any advice for making a change of school easy?(9 Posts)
we're moving in January and dds will be going to a very different type of school. at the moment they go to a surburban london school - 60 kids a year, lots of different lunchtime and after school activities, people from different backgrounds (albeit with a suburban middle class bent). They will be going to a rural village school with less than 60 kids altogether. it's economically mixed but whiter than white, and while it does some great stuff it just can;t sustain the same choice of clubs and activities.
dd2 is very sociable and makes friends easily. dd1 - who I;m more worried about - paired off with her best friend in reception and they are always together. she's quite shy, can be insanely jealous of her more gregarious sister, and this can manifest itself in the form of showing off. Having said that when I see her at school she does seem to chat and get on with people - although never gets invited to play (apart from with her best friend)
the new school has invited them to come for a whole day some time before Christmas. My mum, a teacher, thinks this could be too much - just kind of leaving them as the new girls/visitors for a single day - and I kind of see her point. But could it make the first day of term easy? so any tips re helping them socially?
and then there's the academic aspect - should I ask the two schools to talk to each other about dds? to get an idea of where they are academically and what topics they've done? or is that a big no no? If I turned up with some examples of their work, or their school reports would that be pushy or helpful?
I'm aware that we're asking a lot of dds by uprooting them (although they want to go) and I want to make this move a really happy experience for them
I hate to mention it but the other site <<makes sure no one is looking>> has some good advice on this.
see hereclick here
My dd (5.5, year 1) has just started a new school in a new area and went to visit for the day just before the end of last term.
I had a lump in my throat as I waved her off but she was FINE.
I appreciate that children are all different and my DD is fairly outgoing; however, the school will be aware they are new and will therefore make an effort to keep an eye out, introduce them etc.
Also, do you not remember, as a kid, the excitement when a new child arrived?
They will be indundated by children wanting to play with them, most probably.
I think it was a good idea sending my DD for the day. Not least because on the first day of term, we received a party invitation, which has smoothed things very nicely in terms of making friends (including for me getting to know other parents briefly). Mum in question said her dd remembered that there was a new girl starting and her name, so DD got an invitation to a party she would otherwise have missed out on!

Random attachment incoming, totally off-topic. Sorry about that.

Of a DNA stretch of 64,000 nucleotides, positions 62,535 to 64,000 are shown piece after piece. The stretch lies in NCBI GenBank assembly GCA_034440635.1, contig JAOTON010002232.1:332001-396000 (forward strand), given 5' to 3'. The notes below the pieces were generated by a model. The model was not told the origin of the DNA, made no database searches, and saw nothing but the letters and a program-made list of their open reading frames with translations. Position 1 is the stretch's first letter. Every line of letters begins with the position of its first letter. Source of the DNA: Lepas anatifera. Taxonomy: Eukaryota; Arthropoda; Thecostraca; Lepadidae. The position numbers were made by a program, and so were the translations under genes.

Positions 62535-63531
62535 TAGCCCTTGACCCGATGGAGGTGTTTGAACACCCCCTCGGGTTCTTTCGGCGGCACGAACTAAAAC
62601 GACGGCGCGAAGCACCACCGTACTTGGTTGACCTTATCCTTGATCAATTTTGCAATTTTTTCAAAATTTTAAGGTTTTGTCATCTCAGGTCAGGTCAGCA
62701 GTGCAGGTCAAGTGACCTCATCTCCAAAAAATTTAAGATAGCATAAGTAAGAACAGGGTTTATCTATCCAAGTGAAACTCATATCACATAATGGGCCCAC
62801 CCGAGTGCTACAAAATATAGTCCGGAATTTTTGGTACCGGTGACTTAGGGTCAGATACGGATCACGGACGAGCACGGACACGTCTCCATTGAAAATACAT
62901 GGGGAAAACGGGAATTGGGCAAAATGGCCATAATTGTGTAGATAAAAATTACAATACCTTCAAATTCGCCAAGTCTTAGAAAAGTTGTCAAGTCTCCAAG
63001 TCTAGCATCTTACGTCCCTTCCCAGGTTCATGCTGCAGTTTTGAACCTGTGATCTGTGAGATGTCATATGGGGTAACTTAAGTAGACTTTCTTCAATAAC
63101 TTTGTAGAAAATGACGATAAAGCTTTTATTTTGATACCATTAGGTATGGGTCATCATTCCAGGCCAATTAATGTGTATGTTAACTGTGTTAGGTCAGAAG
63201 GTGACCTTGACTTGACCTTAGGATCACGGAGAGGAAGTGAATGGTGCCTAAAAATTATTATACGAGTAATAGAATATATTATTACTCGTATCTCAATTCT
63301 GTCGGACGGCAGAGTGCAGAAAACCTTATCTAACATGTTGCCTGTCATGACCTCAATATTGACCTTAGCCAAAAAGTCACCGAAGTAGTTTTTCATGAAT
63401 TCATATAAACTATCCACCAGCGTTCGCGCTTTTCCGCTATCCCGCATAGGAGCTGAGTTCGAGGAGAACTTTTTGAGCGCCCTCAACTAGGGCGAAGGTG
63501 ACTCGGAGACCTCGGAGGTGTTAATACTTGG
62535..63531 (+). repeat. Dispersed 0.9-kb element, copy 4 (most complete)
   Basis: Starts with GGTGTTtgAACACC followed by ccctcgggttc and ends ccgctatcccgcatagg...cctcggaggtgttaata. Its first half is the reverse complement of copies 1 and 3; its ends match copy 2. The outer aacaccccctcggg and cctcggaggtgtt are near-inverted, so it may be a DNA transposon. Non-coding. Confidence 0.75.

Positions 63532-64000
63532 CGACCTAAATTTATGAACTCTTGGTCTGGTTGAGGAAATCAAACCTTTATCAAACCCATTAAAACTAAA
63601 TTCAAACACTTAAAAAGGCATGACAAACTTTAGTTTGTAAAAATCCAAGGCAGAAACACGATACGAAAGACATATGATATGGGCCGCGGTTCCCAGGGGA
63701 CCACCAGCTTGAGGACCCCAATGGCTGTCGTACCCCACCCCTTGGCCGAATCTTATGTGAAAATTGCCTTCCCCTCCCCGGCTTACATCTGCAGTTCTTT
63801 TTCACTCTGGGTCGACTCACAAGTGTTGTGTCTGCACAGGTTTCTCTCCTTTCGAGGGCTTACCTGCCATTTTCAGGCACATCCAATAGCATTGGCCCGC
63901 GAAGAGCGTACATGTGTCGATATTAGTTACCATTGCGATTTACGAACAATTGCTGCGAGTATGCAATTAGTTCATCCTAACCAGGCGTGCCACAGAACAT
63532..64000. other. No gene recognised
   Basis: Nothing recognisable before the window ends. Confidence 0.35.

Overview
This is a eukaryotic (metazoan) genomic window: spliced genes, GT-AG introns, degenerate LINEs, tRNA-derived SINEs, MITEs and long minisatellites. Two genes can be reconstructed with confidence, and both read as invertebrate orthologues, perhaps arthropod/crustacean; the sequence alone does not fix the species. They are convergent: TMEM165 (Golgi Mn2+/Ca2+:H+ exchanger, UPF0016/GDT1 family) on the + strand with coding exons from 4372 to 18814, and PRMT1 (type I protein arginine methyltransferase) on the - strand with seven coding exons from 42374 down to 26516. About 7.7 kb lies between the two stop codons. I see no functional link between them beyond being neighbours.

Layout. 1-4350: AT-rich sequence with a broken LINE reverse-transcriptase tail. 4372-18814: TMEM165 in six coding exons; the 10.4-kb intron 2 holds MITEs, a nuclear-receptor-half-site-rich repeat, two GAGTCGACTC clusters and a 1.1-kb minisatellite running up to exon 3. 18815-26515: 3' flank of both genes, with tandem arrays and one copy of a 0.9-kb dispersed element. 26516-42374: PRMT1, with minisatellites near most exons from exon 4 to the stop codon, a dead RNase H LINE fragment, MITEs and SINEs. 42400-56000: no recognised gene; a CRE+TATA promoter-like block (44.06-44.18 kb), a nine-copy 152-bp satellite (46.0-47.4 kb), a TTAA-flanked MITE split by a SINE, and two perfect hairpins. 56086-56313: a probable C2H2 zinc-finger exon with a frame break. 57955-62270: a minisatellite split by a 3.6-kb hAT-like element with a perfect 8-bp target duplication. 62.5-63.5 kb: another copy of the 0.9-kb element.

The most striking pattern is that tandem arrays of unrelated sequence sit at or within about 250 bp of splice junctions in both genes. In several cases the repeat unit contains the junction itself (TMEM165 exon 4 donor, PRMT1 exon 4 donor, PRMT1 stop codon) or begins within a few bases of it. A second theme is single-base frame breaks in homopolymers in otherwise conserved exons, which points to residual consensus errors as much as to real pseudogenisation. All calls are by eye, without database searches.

Any advice on the thread I have posted in Education (sorry not sure how I post the link here)
My child changed schools at Y2. We didn't go for a formal visit beforehand, although we did go into the school just to see the classroom and very briefly meet the teacher so it didn't seem so daunting on the first day.
I understand that school records travel with the child from school to school - the new school will contact the old one to request them - but that can take a while and the head teacher seemed genuinely pleased that I took in a copy of my child's school report. I guess it helps the teacher to know something about the child.
Should have added that my daughter already had some friends at the new school, which was a great help, and I signed her up for an after school activity as I thought that would help her get to know her new classmates. She got an invitation to tea on her first day. Girls (even more than boys, I think) seem keen to befriend anyone new.
My dd started a new school at the beginning of year one but the previous term was invited for half a day to join in with the class. Although she was nervous it did go well. 2 girls had been allocated to look after her and the whole class gave her pictures to take away in a 'welcome to our class' envelope. Afterwards I asked her what she thought of it and she said 'fantastic.' It certainly allayed a lot of anxiety about the move - I'd recommend it. Good luck.
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